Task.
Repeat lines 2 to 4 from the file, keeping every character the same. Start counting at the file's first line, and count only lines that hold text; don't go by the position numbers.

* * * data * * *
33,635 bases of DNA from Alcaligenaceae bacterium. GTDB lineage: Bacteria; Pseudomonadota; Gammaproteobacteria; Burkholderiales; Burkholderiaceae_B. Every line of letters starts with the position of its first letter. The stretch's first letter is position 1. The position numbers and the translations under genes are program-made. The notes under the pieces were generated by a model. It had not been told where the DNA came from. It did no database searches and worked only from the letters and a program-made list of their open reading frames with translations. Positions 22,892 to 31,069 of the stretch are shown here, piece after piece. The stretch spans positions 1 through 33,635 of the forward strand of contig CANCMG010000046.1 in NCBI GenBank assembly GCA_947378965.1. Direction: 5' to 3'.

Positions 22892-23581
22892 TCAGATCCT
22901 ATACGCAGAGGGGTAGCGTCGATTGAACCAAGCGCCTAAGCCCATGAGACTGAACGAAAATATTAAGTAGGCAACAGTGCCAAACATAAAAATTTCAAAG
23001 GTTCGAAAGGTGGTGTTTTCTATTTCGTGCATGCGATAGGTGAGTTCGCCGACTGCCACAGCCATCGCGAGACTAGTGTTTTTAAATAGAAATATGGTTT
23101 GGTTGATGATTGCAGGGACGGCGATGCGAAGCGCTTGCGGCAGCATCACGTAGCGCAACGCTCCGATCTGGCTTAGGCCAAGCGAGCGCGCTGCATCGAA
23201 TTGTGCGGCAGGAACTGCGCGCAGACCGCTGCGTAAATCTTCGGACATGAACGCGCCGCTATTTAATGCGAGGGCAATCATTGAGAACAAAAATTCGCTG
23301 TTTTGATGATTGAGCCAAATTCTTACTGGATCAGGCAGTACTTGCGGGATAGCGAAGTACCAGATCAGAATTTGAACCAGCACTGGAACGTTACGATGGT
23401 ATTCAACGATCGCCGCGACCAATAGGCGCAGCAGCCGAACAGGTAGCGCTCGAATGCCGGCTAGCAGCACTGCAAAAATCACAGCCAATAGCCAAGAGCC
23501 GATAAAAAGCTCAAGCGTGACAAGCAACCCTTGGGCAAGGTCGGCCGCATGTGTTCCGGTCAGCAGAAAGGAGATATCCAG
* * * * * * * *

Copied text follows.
Positions 22892-23581
22892 TCAGATCCT
22901 ATACGCAGAGGGGTAGCGTCGATTGAACCAAGCGCCTAAGCCCATGAGACTGAACGAAAATATTAAGTAGGCAACAGTGCCAAACATAAAAATTTCAAAG